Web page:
4. The principal question argued before us by Mr. Avasthi, learned counsel for the decree-holder, was whether the appellant was entitled to apply for execution of his decree in the civil Court, in spite of the Encumbered Estates Act. He contended that fraud having been found to have been practised by the judgment-debtor, according to the findings of both the Courts below, on the decree-holder, the latter was entitled to ignore the provisions of Section 13 of the Act and, under the general law, was also entitled to seek relief in the civil Court. He cited a number of cases in support of the argument that the omission of the judgment-debtor to disclose a particular debt or a particular creditor in the proceedings under the Encumbered Estates Act amounts to a fraud. We need not consider those cases in detail as we are in entire agreement with them on this point. The real question which emerges for our decision is whether the result of the judgment-debtor having practised fraud on he decree-holder by omitting to disclose the latter's name or his debt in the proceedings under the Encumbered Estates Act could prevent the claim getting discharged under Section 13 of the Act, as it would certainly be the case where no fraud has been practised. The only effect, in our opinion, of fraud having been committed on the decree, holder in such proceedings is that the decree-holder acquires an extended period of limitation to prefer a claim under Section 9 of the Act. This period may even go beyond 30th November 1939, or the date on which the decrees are sent to the Collector for execution. This was held in Kishni v. Murli Singh : AIR1940All344 . But to contend that when fraud is found to have been practised by the judgment-debtor, the consequences mentioned in Section 13 of the Act should not be held to have accrued is, in our opinion, not correct. This section, as, it is worded, does not profess to make any discrimination between cases in which fraud has been practised and those in which such is not the case. It appears that the penalty of a discharge of the debt, as mentioned in the section, would follow in every case of a failure on the part of the claimant to prefer a claim under Section 9 of the Act, it being another matter whether such failure was due to something practised by the judgment-debtor himself. Even fraud practised by a party upon another, resulting in a certain order or certain consequences, does not make the same absolutely void or final but only renders them voidable. Once we get to the position the result of fraud makes the order only voidable, it has to be given full effect, so long as it has not been avoided by the party affected. This also lends support to the position that the consequence laid down by Section 13 would follow even in cases in which fraud has been practised on the decree-holder, rendering him unable to prefer a claim under Section 9 of the Encumbered Estates Act.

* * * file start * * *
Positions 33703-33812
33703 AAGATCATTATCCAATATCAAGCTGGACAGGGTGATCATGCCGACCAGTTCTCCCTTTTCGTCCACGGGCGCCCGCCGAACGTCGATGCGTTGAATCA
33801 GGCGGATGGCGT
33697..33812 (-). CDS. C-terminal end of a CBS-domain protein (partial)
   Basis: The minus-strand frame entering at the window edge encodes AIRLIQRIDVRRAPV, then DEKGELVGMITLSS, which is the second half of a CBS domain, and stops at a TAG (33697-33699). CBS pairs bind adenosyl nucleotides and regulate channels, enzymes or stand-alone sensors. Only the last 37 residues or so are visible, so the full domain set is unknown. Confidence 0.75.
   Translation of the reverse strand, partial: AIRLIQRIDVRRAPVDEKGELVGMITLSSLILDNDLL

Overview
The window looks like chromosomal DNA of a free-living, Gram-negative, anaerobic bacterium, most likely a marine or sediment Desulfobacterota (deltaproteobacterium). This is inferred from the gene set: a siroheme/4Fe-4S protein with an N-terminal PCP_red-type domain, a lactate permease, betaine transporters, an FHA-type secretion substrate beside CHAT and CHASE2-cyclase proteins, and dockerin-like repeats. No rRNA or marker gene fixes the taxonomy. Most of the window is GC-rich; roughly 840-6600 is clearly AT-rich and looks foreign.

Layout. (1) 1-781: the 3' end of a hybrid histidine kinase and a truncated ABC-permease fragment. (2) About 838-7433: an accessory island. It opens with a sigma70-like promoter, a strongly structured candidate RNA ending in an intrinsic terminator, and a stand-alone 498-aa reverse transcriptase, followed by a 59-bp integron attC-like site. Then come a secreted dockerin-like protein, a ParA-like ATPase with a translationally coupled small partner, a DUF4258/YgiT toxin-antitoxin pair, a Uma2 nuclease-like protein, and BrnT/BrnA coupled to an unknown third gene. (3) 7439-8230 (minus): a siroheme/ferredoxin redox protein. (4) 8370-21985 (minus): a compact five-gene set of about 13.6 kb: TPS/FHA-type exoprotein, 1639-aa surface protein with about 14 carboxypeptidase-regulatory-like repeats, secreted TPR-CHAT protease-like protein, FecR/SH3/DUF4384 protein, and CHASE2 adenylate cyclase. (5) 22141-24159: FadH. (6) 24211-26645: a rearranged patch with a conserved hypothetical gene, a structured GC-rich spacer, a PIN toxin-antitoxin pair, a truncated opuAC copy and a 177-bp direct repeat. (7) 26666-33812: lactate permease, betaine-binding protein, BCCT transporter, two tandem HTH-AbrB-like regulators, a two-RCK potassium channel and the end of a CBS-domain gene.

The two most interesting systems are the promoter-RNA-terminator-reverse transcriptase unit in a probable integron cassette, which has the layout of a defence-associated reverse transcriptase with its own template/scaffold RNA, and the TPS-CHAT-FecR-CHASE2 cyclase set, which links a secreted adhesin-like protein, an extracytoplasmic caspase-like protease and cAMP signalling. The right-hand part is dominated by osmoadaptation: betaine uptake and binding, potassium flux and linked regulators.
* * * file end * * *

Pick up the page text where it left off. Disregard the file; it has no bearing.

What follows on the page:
5. Where the party affected by fraud is able to prove the fraud, the only effect of this would be to relegate him to the position in which he would have stood if there had been no fraud practised on him. In the present case, the Courts below having found that fraud had been practised upon the decree-holder, the only position to which he could be relegated is, as it stood on the date the notices under Section 9 were published in the Gazette. In other words, he would be entitled to claim' the period prescribed under Section 9 of the Act for the presentation of a claim from the date on which he discovers the fraud. If within that period he prefers a claim, there can be no question of the drastic consequences mentioned in Section 13 of the Act following against him.

6. This, in our opinion, is sufficient to dispose of the point raised by the learned counsel in support of this appeal. The appellant was not entitled, as held by the lower appellate Court, to apply for execution of his decree by ignoring the provisions of the Encumbered Estates Act, under which, if there had been no fraud, he would have an opportunity of proving his claim.

7. For these reasons we think that the view taken by the lower appellate Court was correct and accordingly, we dismiss this appeal with costs.